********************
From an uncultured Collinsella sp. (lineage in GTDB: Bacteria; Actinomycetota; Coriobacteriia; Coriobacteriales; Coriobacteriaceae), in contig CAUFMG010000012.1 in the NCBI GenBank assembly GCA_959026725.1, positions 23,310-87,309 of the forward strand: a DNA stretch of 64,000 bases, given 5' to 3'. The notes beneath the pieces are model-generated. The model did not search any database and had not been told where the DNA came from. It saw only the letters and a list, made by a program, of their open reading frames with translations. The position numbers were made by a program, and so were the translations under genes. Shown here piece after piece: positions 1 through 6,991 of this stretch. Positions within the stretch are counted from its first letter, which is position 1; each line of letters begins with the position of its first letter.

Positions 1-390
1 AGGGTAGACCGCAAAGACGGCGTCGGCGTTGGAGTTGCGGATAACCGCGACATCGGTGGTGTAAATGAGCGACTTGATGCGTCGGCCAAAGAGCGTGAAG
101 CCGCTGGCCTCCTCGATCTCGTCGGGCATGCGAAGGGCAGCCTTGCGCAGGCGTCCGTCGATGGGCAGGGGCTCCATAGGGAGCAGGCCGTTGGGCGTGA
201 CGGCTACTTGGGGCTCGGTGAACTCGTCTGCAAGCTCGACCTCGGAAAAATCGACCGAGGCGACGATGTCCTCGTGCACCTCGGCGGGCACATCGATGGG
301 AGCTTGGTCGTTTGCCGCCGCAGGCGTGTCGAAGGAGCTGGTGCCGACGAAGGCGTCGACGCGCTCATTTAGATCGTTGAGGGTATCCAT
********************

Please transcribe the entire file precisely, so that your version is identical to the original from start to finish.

From an uncultured Collinsella sp. (lineage in GTDB: Bacteria; Actinomycetota; Coriobacteriia; Coriobacteriales; Coriobacteriaceae), in contig CAUFMG010000012.1 in the NCBI GenBank assembly GCA_959026725.1, positions 23,310-87,309 of the forward strand: a DNA stretch of 64,000 bases, given 5' to 3'. The notes beneath the pieces are model-generated. The model did not search any database and had not been told where the DNA came from. It saw only the letters and a list, made by a program, of their open reading frames with translations. The position numbers were made by a program, and so were the translations under genes. Shown here piece after piece: positions 1 through 6,991 of this stretch. Positions within the stretch are counted from its first letter, which is position 1; each line of letters begins with the position of its first letter.

Positions 1-390
1 AGGGTAGACCGCAAAGACGGCGTCGGCGTTGGAGTTGCGGATAACCGCGACATCGGTGGTGTAAATGAGCGACTTGATGCGTCGGCCAAAGAGCGTGAAG
101 CCGCTGGCCTCCTCGATCTCGTCGGGCATGCGAAGGGCAGCCTTGCGCAGGCGTCCGTCGATGGGCAGGGGCTCCATAGGGAGCAGGCCGTTGGGCGTGA
201 CGGCTACTTGGGGCTCGGTGAACTCGTCTGCAAGCTCGACCTCGGAAAAATCGACCGAGGCGACGATGTCCTCGTGCACCTCGGCGGGCACATCGATGGG
301 AGCTTGGTCGTTTGCCGCCGCAGGCGTGTCGAAGGAGCTGGTGCCGACGAAGGCGTCGACGCGCTCATTTAGATCGTTGAGGGTATCCAT